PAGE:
[JPL] Q about the "first" jazz recording

Eric Jackson eric-jackson at comcast.net
Wed Aug 13 18:15:46 EDT 2008

Tom Marcello wrote:

> Arturo,
> I believe that story is about Freddie Keppard. RCA offered to record him 
> early on (1915?) but he turned the opportunity because he didn't want 
> others to steal his music. He was also notorious for covering his hand 
> on the trumpet valves for the same reason.
> Best,

This is from the Wikipedia:

  (sometimes rendered as Freddy Keppard) (February 27, 1890 - July 15, 
1933) was an early jazz cornetist.

Keppard was born in the Creole of Color community of downtown New 
Orleans, Louisiana. His older brother Louis Keppard was also a 
professional musician. Freddie played violin, mandolin, and accordion 
before switching to cornet. After playing with the Olympia Orchestra he 
joined Frankie Dusen's Eagle Band, taking the place recently vacated by 
Buddy Bolden. Soon after Bolden was off the music scene Keppard was 
proclaimed "King Keppard" as the city's top horn player (see: jazz royalty).

About 1914 Joe Oliver won a musical "cutting contest" and claimed 
Keppard's crown; soon after Keppard accepted an offer to join Bill 
Johnson's band in Los Angeles, California.

Johnson and Keppard's band became the Original Creole Orchestra which 
toured the Vaudeville circuit, giving other parts of the USA a first 
taste of the music that was not yet known as "jazz".[1] While playing a 
successful engagement in New York City in 1915 the band was offered a 
chance to record for the Victor Talking Machine Company. In retrospect 
this would probably have been the first jazz recording. An often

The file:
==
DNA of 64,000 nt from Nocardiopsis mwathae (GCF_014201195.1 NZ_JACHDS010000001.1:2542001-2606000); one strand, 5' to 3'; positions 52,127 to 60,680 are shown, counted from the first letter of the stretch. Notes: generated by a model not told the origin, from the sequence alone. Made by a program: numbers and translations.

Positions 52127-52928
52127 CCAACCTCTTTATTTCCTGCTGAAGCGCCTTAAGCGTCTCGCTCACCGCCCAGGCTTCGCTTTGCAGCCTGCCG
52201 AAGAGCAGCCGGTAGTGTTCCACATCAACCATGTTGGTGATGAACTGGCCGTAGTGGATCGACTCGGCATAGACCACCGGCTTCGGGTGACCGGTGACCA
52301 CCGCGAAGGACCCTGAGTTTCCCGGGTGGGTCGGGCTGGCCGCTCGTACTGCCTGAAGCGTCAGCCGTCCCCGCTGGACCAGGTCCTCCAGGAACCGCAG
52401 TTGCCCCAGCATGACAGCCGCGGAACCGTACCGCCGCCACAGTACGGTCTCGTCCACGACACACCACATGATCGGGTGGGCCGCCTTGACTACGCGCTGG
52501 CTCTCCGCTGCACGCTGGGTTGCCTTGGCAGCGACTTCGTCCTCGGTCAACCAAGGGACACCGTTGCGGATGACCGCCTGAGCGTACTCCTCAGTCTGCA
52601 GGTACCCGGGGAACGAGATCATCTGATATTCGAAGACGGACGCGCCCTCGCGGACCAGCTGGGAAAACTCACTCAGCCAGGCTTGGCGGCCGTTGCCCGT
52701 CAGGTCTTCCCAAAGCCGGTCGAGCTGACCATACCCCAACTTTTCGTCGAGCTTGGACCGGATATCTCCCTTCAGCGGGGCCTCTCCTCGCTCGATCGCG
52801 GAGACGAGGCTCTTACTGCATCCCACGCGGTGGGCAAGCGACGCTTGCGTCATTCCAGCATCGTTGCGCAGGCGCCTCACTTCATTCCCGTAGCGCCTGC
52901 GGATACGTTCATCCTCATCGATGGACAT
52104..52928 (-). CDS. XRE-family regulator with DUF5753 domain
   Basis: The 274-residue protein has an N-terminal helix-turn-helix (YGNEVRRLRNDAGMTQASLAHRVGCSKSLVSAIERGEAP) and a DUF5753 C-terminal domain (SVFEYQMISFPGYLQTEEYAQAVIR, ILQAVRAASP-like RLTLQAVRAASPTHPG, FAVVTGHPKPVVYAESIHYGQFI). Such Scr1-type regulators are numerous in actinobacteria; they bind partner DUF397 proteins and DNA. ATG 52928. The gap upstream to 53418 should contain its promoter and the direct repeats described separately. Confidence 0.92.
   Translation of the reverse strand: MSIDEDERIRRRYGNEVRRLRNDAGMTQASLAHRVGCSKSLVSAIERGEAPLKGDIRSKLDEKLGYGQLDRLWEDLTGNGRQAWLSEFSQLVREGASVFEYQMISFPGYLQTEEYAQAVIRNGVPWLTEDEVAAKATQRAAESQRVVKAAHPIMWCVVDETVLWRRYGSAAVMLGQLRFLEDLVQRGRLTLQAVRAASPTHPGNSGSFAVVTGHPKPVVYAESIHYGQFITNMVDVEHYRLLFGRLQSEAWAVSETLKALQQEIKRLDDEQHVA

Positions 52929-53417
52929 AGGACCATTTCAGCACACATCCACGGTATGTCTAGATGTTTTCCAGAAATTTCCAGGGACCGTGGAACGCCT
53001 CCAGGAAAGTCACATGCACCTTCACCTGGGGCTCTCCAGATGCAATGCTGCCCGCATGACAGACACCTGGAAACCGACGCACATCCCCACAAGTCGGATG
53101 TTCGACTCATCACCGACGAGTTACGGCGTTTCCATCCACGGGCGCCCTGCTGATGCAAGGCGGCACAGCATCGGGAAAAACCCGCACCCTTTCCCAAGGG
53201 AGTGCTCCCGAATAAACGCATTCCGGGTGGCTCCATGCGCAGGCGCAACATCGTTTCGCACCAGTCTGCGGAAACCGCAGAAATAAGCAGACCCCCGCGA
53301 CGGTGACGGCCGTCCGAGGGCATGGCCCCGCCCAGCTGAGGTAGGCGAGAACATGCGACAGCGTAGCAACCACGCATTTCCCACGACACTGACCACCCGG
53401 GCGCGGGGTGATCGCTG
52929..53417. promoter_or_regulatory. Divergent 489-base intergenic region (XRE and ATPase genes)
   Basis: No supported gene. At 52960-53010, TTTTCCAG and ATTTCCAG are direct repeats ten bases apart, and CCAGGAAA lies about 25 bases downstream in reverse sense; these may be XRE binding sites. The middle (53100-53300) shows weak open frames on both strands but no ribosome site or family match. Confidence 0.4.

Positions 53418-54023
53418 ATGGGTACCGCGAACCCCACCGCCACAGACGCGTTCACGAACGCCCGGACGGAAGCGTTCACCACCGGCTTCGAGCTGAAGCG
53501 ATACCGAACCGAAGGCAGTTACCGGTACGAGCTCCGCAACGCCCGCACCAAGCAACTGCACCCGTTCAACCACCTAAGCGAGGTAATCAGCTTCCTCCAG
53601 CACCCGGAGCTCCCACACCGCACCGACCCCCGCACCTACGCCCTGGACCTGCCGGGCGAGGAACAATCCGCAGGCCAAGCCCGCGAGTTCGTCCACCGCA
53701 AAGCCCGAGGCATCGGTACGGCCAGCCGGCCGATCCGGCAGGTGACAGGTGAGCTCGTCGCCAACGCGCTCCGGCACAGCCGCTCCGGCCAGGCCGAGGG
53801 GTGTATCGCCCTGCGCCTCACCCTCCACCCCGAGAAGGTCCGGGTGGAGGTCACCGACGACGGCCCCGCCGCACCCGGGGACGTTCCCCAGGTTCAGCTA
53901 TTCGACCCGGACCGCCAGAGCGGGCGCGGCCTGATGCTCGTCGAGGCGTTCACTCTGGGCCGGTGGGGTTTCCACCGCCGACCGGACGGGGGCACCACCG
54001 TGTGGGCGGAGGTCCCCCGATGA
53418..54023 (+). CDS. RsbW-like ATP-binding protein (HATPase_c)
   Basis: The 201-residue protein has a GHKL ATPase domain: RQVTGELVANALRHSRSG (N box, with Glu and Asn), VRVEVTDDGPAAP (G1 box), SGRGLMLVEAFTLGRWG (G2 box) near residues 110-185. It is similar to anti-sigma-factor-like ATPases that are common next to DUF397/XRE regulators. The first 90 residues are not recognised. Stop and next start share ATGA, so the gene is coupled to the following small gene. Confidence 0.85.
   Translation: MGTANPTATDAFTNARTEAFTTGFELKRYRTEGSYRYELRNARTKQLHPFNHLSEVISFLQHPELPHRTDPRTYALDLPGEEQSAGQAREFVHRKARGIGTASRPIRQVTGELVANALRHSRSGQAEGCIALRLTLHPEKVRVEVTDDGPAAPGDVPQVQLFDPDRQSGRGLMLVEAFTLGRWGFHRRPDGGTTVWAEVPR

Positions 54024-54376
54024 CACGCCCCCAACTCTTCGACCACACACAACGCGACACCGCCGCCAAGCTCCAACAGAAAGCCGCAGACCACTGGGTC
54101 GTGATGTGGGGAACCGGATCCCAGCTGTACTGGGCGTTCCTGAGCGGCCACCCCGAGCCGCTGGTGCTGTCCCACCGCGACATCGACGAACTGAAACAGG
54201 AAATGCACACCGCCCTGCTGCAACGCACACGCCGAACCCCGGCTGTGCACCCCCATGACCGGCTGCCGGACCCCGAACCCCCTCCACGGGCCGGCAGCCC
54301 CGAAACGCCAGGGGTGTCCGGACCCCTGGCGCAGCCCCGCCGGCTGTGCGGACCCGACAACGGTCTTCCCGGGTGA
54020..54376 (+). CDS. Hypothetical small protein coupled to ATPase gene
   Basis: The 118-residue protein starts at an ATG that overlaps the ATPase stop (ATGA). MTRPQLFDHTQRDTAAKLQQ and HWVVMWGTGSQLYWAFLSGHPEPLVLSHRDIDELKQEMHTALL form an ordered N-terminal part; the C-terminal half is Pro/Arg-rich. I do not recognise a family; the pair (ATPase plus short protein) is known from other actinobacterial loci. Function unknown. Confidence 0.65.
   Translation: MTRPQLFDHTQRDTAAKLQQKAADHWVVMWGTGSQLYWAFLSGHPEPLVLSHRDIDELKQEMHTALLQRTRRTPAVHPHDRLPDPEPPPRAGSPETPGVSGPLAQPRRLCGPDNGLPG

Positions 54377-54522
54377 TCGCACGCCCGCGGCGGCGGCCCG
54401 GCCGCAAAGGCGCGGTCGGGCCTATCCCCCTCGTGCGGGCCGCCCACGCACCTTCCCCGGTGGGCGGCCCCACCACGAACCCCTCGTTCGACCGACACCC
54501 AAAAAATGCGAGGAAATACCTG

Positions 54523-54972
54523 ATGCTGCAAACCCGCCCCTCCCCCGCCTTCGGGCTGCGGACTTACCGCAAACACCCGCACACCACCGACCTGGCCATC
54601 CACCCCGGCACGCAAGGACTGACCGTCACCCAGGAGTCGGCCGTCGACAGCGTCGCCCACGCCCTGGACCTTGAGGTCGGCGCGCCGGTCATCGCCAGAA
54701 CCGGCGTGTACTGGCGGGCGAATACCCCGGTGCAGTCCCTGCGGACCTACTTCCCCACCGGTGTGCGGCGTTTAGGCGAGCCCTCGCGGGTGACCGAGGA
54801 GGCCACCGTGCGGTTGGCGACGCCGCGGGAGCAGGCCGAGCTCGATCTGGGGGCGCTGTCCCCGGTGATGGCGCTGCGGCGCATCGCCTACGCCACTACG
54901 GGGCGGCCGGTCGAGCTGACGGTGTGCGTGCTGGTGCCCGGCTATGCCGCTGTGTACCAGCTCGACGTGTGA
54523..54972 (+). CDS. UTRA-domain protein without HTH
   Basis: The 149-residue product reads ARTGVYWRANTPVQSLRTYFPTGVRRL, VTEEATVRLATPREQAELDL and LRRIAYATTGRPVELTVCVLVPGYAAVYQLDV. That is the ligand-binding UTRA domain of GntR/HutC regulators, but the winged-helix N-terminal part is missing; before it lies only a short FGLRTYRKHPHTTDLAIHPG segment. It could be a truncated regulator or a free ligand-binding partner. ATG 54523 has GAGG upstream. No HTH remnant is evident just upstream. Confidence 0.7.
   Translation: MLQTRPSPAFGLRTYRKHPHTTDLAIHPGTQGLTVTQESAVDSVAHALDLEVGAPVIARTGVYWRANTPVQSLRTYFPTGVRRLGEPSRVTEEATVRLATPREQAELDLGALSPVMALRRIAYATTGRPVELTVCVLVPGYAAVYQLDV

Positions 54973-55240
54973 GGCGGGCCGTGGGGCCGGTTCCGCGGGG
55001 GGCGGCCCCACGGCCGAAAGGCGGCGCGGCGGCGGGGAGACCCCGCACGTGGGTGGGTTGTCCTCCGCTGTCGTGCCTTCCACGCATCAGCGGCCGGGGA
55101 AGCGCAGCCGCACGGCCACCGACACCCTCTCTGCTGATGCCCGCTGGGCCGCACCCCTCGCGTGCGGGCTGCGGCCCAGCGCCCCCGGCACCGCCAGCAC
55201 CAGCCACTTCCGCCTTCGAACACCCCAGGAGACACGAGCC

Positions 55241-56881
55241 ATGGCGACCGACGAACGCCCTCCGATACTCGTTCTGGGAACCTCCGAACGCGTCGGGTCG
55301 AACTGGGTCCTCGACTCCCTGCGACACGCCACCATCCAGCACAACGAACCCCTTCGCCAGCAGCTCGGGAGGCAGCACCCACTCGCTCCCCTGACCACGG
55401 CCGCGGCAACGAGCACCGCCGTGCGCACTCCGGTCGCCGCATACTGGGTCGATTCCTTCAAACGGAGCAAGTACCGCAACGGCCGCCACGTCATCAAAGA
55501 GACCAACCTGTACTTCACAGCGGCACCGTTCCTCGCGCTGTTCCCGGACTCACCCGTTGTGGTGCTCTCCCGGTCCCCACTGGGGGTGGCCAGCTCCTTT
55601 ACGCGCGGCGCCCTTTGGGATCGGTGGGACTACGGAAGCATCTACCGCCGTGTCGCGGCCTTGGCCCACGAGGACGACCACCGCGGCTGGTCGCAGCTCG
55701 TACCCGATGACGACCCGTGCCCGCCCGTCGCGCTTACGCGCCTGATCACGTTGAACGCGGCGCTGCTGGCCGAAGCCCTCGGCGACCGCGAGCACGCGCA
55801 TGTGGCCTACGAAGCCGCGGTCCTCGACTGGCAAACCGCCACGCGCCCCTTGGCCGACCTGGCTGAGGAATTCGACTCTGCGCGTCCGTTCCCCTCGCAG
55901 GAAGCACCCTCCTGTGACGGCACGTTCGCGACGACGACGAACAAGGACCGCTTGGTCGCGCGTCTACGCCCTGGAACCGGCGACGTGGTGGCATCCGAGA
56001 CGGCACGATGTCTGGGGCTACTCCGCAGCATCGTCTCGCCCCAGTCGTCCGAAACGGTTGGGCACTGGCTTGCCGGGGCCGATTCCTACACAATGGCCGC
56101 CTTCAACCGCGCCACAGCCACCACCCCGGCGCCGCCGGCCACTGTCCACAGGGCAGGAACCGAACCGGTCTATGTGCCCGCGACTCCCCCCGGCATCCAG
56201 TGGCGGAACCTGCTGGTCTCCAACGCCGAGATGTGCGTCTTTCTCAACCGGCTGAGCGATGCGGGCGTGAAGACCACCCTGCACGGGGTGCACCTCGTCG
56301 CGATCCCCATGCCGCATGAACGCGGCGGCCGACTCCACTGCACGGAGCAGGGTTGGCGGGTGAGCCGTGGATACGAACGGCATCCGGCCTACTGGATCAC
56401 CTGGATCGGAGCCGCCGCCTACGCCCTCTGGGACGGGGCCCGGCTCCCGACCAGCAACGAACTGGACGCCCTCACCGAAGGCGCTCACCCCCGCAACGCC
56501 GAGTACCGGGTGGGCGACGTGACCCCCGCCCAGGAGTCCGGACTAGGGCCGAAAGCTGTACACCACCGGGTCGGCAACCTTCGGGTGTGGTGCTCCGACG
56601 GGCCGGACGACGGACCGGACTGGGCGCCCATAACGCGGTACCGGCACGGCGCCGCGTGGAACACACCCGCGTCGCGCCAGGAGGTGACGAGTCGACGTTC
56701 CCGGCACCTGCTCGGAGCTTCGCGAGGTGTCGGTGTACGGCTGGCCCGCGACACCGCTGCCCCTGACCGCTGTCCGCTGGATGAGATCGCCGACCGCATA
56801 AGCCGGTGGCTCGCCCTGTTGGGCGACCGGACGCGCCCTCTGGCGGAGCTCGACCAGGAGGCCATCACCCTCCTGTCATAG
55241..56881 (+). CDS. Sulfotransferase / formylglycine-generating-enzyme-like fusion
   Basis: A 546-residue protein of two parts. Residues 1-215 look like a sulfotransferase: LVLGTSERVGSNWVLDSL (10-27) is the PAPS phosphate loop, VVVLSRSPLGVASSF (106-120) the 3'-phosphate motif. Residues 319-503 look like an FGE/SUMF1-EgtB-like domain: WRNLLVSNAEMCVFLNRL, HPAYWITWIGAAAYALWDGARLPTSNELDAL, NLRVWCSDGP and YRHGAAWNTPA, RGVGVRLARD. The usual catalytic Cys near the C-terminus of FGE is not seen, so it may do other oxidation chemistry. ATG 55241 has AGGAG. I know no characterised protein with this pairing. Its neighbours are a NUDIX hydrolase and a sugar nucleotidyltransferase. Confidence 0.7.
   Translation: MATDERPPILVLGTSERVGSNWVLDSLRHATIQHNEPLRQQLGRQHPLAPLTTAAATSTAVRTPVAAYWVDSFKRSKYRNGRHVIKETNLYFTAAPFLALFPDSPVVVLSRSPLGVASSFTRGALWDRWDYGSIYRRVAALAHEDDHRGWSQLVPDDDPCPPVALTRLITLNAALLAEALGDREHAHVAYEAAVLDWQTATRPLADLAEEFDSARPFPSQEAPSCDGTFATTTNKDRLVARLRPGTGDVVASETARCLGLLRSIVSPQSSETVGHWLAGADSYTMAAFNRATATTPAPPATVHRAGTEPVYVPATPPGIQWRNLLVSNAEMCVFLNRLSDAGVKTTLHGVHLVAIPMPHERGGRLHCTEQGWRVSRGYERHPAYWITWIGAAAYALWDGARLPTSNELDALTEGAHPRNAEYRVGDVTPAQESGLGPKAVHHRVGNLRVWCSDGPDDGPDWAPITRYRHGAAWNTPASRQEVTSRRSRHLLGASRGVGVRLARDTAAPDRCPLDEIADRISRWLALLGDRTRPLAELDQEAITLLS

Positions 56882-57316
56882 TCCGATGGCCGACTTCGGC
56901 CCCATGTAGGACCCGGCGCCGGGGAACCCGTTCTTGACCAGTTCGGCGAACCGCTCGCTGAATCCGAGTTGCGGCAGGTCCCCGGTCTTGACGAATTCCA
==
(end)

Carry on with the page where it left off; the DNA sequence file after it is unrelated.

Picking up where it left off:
repeated story says that Keppard didn't want to record because then 
everyone else could "steal his stuff". The recording company offered him 
$25 flat fee to make a record (a fairly standard rate for non-star 
performers at the time), far less than he was earning on the vaudeville 
circuit. His retort to this offer, according to Lawrence Gushee's 
research was: "Twenty-Five dollars? I drink that much gin in a day!". 
The reminiscences of the other members of the Creole Orchestra reveal 
that another factor was that the Victor representative had asked them to 
make a "test recording" without pay, and the band balked, fearing it was 
a ploy to have them make records without being paid.

Eric Jackson
Mon - Thurs 8 pm - mid.
89.7 FM WGBH Boston

> Tom
> Tom Marcello
> manager / Joe Locke
> tom at joelocke.com
> www.joelocke.com
>> I recall the late 70s when I first became interested in jazz history 
>> after
>> learning of the Cuba-New Orleans connection, I read an article or a book
>> that mentioned that the executives of the record company that first 
>> recorded
>> the Original Dixieland Jazz Band had asked an all-Black jazz ensemble to
>> record but they turned down the opportunity because of not wanting their
>> music to be "exported" out of New Orleans. After about 30 years I can't
>> recall the details nor publication but that is more or less the 
>> content of
>> the write up I read. Has anyone else read something to that effect or
>> perhaps give more accurate information about this?, the vast knowledge of
>> the members of this group is perhaps jazz's best resource.
>> Arturo
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